No Match Found
COP26 in Glasgow was like a giant waterfall of climate change news: a seemingly unending flow of powerful announcements and commitments, one after the next without pause for two weeks. Climate change impacts nearly every business, government and investor in Canada, and the resulting shifts in the climate policy and investment landscape will be felt nationally for years to come.
Here are but three important takeaways from COP26 for Canadian business leaders—each featuring Canadians playing a leading role:
The world of climate and wider ESG disclosure and reporting has expanded rapidly. But that’s resulted in a complicated web of different standards and processes. At COP26, regulators, global accounting bodies and other organizations announced plans to significantly and urgently streamline the alphabet soup of assorted climate and sustainability reporting frameworks.
The new International Sustainability Standards Board will create “a comprehensive global baseline of high-quality sustainability disclosure standards to meet investors’ information needs.” Led from Frankfurt and Montreal, the ISSB will quickly consolidate and improve the landscape of “climate and general disclosure requirements.” The ISSB has already released early frameworks and drafts demonstrating a material change in direction that will impact how investors and businesses disclose and report on climate change.
The Glasgow Financial Alliance for Net Zero (GFANZ), led by former Bank of Canada Governor Mark Carney, announced a landmark $130tn of capital committed to financing the global transition to net zero. This is welcome news for Canada, which—according to a recent report from RBC Economics—needs to attract $2tn in financing for our national transition to a low-carbon economy.
While there are already criticisms of GFANZ for double counting or of Greenwashing, the magnitude of this capital allocation is a clear signal that climate action is now mainstream. In years past, climate finance was considered somewhat on the fringes, whereas now climate risk and opportunity are clearly front of mind for investors. As such Canadian business leaders need to know that there are opportunities for low-carbon financing, and that it may grow more challenging to access finance for higher carbon intensity initiatives.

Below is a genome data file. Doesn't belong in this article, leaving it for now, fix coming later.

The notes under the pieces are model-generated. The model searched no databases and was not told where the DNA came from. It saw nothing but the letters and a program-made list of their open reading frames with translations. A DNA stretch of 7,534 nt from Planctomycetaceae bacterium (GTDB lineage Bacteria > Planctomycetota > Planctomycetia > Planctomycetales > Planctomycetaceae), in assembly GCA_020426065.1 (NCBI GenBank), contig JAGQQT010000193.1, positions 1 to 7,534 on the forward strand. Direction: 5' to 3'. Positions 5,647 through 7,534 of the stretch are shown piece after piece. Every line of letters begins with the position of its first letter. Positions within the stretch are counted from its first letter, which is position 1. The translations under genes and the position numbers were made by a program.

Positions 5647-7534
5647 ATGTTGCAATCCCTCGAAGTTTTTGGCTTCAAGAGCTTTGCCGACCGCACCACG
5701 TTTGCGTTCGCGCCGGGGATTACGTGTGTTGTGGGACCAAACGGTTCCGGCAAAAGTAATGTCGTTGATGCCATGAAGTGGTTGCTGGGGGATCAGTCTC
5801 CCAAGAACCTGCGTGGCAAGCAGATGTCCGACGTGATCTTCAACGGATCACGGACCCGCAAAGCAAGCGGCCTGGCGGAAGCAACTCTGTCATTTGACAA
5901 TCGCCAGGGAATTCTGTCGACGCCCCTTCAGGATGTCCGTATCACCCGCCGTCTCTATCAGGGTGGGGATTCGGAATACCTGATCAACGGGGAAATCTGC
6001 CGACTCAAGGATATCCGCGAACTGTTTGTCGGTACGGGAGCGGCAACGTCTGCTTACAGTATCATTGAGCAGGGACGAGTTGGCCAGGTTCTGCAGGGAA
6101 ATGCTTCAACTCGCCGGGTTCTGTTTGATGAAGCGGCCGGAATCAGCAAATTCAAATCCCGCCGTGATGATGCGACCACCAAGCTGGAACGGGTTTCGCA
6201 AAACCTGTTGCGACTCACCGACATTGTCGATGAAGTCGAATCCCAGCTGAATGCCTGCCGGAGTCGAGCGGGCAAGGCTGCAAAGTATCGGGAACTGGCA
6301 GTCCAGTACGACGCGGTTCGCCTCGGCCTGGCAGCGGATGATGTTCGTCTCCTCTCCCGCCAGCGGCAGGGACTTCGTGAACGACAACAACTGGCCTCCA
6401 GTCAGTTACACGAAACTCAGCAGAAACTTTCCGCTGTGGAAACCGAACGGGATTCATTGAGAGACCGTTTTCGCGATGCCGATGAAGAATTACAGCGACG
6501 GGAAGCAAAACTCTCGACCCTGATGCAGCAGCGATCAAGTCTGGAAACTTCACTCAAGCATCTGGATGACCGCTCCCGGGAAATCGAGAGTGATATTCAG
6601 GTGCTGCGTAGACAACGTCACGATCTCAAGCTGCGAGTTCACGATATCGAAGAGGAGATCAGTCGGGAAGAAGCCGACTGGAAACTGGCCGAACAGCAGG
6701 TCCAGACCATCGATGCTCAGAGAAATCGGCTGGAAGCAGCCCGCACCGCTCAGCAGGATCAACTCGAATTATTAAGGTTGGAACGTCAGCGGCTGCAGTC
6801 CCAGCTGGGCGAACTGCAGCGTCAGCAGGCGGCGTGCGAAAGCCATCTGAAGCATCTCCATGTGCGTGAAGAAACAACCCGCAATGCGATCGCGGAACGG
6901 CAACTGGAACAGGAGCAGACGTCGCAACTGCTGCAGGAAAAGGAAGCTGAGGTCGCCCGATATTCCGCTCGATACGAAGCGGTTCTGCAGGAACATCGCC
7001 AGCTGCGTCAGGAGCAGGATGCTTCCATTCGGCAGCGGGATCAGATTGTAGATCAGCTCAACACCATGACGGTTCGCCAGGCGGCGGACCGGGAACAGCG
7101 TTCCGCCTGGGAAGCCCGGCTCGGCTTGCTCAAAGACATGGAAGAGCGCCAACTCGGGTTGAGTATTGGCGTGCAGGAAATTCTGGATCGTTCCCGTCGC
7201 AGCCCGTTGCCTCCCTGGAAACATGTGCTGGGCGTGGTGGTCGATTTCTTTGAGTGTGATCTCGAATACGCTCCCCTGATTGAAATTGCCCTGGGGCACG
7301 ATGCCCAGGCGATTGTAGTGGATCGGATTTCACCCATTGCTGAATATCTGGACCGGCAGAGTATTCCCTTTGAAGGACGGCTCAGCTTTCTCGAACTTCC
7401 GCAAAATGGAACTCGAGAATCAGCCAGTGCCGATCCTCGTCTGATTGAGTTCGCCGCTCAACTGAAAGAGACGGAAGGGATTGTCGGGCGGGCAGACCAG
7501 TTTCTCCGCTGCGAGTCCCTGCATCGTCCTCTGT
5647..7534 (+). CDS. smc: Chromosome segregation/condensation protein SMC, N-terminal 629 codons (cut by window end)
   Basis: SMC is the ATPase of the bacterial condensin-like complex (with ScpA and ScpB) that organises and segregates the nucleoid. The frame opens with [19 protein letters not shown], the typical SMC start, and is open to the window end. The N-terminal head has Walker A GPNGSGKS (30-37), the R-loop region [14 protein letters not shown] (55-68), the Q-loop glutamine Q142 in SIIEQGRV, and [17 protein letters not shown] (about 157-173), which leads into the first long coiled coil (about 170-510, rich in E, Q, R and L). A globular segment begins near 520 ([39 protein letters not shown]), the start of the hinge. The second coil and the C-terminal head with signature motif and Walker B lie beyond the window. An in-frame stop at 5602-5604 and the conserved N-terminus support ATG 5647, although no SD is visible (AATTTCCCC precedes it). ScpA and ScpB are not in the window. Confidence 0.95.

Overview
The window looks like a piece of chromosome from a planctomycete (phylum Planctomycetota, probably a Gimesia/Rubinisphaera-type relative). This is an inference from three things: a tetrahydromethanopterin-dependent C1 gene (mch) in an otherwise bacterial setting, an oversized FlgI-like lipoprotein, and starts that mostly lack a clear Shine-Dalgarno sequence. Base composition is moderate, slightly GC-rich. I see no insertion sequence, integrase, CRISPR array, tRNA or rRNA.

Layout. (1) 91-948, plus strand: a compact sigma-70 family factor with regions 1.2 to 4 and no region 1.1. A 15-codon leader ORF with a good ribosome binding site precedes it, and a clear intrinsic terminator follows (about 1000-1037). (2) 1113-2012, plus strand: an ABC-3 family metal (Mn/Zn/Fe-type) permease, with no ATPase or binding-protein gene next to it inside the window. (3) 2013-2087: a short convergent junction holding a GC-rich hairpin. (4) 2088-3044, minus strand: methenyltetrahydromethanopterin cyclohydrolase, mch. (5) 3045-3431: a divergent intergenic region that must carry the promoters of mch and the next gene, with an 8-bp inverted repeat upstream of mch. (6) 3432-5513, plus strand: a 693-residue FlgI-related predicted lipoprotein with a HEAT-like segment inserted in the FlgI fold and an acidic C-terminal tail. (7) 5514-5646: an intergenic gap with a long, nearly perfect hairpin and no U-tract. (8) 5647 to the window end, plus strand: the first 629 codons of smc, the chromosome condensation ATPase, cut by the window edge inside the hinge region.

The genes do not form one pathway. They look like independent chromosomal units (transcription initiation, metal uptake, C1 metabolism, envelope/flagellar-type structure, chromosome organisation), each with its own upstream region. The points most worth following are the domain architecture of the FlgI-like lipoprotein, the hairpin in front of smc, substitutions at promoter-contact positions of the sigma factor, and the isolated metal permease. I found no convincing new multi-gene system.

As detailed in this joint report from PwC and the World Economic Forum, an international carbon price floor could decrease emissions by more than 12%, with an economic impact of less than 1% on global GDP.
Taken together with GFANZ’s commitment and other climate finance pledges at COP26, Canadian investors and businesses in higher-emitting sectors—especially in energy generation—should be feeling the heat. COP26 provided ample evidence that investment is flowing away from coal, oil, gas and other carbon-intensive forms of energy generation. As explained in the Canadian Institute of Climate Choices’ recent report, Sink or Swim, 800,000 jobs are at risk across the country in this transition, including 9% of all jobs in Alberta.
COP26 should be a wake-up call for business leaders in Canada to accelerate our transition. An orderly and swift transition is most likely to increase Canada’s share in the global low-carbon economy. There is too much at stake and too little time to wait. As PwC’s annual Net Zero Index notes, there are only two business cycles left to dramatically accelerate our decarbonization efforts.
With Canadians leading the way internationally, our business leaders are well positioned to deliver the multi-stakeholder and cross-sectoral approach we need to transition to net zero by 2050.